Wednesday, 8 February 2012

Small in-game hunting

Here's a possible approach to deal with hunting in open mapcrawls and wargaming. It's modular and hopefully fairly simple. I was wondering how to create a real haze for a game with true line of sight, then tracks for navigation. I got the tracks, but the haze I still haven't worked out.

There are two elements to it, the idea of wandering, given that a player may see a goal but the protagonists the player is guiding may not, and any tracks left in the landscape.


If the system you're using doesn't allow for this, here's a simple die-based approach. The larger the range of numbers on the die used, the finer the gradation. If the die has an even range, the midpoint should be known, specifically the mean, e.g. 3.5 with a 1D6.

When moving a character or unit, the player chooses a direction to be taken. If there's a landmark visible in-game that way, including another unit or character, it is taken. If not, a die is rolled. If the result is below the midpoint, movement is off to the left; if above, off to right. If the range on the die is odd and the midpoint is rolled, there's no deviation.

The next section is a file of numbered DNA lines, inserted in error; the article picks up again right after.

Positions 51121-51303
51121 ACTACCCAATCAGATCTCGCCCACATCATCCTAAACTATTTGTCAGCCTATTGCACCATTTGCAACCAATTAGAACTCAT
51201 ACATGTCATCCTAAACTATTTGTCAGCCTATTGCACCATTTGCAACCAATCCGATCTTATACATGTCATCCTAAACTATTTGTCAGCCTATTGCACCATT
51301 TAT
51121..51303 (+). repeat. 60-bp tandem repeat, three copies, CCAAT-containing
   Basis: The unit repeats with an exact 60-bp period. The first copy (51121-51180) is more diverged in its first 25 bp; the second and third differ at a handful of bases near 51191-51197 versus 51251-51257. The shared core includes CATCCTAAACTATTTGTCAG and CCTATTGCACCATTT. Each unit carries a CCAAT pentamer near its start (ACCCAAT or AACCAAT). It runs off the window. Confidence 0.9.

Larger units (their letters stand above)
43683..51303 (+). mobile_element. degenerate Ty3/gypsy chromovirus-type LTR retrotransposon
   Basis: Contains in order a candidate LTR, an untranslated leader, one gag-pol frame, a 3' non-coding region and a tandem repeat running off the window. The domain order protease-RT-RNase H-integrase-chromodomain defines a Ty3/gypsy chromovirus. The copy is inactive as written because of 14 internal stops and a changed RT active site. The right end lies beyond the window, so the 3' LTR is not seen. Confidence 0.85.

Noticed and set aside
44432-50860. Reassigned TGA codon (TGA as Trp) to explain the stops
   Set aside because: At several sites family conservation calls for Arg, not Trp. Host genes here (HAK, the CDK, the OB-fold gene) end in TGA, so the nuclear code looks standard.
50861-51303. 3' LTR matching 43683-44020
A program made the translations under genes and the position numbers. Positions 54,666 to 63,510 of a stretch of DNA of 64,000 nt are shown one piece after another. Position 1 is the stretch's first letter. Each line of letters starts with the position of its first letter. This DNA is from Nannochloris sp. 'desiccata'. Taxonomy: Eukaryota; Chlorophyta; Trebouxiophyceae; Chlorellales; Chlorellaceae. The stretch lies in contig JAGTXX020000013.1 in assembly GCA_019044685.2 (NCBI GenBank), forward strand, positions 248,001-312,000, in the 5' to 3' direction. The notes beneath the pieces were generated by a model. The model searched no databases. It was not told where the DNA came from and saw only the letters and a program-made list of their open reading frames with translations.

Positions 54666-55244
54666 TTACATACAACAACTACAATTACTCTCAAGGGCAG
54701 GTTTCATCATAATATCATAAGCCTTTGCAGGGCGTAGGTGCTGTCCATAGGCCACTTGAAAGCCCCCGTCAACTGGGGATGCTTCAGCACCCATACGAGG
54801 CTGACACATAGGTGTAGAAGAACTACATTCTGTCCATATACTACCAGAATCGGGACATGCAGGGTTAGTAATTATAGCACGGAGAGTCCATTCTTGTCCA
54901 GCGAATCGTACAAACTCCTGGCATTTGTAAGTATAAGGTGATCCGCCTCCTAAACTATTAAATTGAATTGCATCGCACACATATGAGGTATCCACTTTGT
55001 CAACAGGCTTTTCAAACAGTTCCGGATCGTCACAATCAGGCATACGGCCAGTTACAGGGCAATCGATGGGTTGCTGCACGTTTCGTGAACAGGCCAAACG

The number of points above or below is the size of the deviation. Depending on the die, each point represents a number of degrees, e.g. with 1D6, 1 point might be 45°. The protagonist may be able to modify the result, by a number based on a characteristic.


Each character or unit is assumed potentially to be leaving tracks. In every location in which time is spent, a die or counter is left with a number facing up, this determined by some mix of the following factors: landscape type; protagonist number and skill; activity in the location; length of time present. The higher the number, the more evidence left.

For example: loose sand, 1; up to five protagonists, +1; attacking or being attacked, +1; each extra turn, +1; in the case of melee, scores for the groups involved are combined.


Combining the two mechanisms then, whenever a character or unit is forced to roll for wandering, the total of any tracks in a given range may be used to modify the result.

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This all needs adapting of course, but hopefully makes a useful starting point. As ever, I could have missed something so if you can see it, or have any thoughts at all, feel free to say so, and if you have ideas for that haze or other real effects, I'm very interested.

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